Rein in tax exemptions
Known knowns -- is what best sums up the prognosis of the visiting International Monetary Fund mission so far as it looks to thrash out the conditions for the prospective $4.5 billion loan.
Take, for instance, the prescription to the National Board of Revenue yesterday during the staff mission's second full day of meetings after it arrived in Dhaka on a 15-day tour.
The mission called for bringing down tax exemptions, which include complete relief from taxes, reduced rates or tax on only a portion of items.
It is a well-established fact by now that the tax exemptions in Bangladesh are unsustainably high and need to be reined in.
And yet, not much has been done on that front over the years.
What is worse is the government has no idea how much the state coffer is being deprived of for this act of generosity.
"There needs to be a systematic estimation -- we have none," said Ahsan H Mansur, executive director of the Policy Research Institute of Bangladesh.
PRI did a study a while back on the matter and found Tk 40,000 crore is lost every year. That amount would easily be more than Tk 60,000 crore now.
"If there is no baseline estimate, we do not know where we stand on this," said Mansur, a former economist of the IMF.
The ten-man IMF mission has now asked the NBR to do that, The Daily Star has learnt from people involved in the discussions held yesterday.
"This is an old matter. The question now is who will do what and when," said Zahid Hussain, a former lead economist of the World Bank's Dhaka office.
The NBR though is reluctant to claw back the tax exemptions as it drives GDP growth, according to people familiar with the discussions, who requested anonymity to disclose sensitive deliberations.
The IMF team also urged the NBR to boost its revenue -- a longstanding Achilles heel of the Bangladesh economy.
At less than 10 percent, Bangladesh has one of the lowest tax-GDP ratios in the world. And yet, not much was done to change the narrative.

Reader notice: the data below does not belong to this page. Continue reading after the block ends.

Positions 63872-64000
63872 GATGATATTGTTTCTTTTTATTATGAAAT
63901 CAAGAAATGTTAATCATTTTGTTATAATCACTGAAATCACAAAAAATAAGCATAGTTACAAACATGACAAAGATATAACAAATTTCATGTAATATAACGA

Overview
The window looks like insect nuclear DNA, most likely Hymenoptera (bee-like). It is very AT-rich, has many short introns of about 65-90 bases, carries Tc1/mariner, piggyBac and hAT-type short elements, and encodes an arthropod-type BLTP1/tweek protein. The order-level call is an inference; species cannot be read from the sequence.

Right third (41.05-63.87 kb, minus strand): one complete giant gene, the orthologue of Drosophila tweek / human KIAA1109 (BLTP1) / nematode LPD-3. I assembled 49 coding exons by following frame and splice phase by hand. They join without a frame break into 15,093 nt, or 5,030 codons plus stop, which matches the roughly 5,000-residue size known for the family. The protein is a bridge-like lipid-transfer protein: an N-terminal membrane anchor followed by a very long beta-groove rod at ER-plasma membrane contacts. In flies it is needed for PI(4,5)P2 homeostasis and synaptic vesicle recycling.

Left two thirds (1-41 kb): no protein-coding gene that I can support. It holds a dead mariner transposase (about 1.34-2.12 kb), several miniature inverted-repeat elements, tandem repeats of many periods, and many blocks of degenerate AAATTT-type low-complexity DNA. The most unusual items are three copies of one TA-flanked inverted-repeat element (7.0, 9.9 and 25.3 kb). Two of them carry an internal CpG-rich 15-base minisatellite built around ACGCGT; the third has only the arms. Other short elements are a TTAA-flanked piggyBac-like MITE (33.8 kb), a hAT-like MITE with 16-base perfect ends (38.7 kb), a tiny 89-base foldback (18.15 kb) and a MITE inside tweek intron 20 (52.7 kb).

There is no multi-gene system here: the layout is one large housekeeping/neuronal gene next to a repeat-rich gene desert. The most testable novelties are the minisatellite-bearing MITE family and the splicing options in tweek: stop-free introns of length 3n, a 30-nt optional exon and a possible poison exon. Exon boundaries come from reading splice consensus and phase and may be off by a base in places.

A long-term plan from the NBR on how it would improve its receipts was sought.
The mission, which will wrap up its tour on November 9, also wanted a progress report on the various reforms undertaken by the NBR, particularly the automation of the tax administration.
"There have been no reforms -- all efforts towards that end were in vain. The NBR has no interest in reforms. If you insist on reforms, they demand more resources, when they are adequately manned," Mansur said.
The Washington-based multilateral lender called for speeding up automation, yet another dragging issue.
"No reform can complete the finish line," Hussain said.
The team wanted the status of the amendment of the Customs Act and the Income Tax Act, which were taken up in 2012 and 2017 respectively. Both the amendment drafts are in the parliament, NBR officials told the mission.
Similar observations were made by the team during its meetings with the finance ministry's banking division and the Bangladesh Bank.
They demanded a strategy paper to bring down default loans -- another age-old problem of the economy -- as well as a status on the amendment of five financial sector laws including the Bank Company Act.
Their recommendations of moving to a true market-based exchange rate, withdrawing the prickly interest rate cap and putting an end to the practice of reporting gross foreign reserves were made many times by now.
"These are all known problems. If the government wants to, they will find a way to usher in the changes," Hussain said.
The team called for cutting down the number of bureaucrats occupying board seats in state banks and ensuring the autonomy of the BB.
"Forget about autonomy, the central bank governors do not exercise the full set of powers they currently have," said Mansur, also the chairman of Brac Bank.
The mission directed reverting to the old practice of releasing a monetary policy statement every six months and eventually increasing the frequency to every quarter.
A quarterly monetary statement will only be possible once the Bangladesh Bureau of Statistics begins releasing GDP data every three months, BB officials told the mission.
The team also wanted to know the steps taken to control inflation, which hit a 12-year-high of 9.5 percent in August.
Inflation will be in the neighbourhood of 9 to 10 percent, according to BB officials.